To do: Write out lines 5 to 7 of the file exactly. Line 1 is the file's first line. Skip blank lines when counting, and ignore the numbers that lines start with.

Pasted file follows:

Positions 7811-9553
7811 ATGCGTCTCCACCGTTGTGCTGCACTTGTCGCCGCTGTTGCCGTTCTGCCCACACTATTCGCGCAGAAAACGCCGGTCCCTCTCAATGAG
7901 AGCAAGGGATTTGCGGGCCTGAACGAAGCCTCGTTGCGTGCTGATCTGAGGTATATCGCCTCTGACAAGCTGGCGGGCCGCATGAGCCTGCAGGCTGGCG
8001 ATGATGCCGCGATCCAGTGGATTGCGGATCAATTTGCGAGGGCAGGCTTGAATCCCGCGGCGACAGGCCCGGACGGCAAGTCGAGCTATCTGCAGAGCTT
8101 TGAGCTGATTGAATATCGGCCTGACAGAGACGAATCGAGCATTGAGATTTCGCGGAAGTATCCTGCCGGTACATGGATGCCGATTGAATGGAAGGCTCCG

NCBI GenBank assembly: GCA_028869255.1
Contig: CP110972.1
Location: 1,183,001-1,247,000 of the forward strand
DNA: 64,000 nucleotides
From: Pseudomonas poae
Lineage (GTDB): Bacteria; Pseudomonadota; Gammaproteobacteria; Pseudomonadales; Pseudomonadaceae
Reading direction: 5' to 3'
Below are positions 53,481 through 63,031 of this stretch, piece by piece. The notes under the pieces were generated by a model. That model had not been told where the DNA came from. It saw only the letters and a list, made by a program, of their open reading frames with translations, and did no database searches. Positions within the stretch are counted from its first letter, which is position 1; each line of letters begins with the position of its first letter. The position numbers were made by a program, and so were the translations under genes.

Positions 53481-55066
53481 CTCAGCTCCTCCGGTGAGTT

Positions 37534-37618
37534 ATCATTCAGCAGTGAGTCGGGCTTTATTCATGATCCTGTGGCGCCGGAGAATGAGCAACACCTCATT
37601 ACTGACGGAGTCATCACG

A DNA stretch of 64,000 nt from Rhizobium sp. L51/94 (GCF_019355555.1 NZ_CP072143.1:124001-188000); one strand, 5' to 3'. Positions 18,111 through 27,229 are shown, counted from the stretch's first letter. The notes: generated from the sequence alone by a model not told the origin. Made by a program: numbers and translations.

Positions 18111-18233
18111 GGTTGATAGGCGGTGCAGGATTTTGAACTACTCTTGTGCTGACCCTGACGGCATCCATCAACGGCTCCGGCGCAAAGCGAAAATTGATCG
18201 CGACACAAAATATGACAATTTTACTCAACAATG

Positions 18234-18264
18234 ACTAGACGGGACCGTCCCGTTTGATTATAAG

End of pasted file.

8101 TGAGCTGATTGAATATCGGCCTGACAGAGACGAATCGAGCATTGAGATTTCGCGGAAGTATCCTGCCGGTACATGGATGCCGATTGAATGGAAGGCTCCG

NCBI GenBank assembly: GCA_028869255.1
Contig: CP110972.1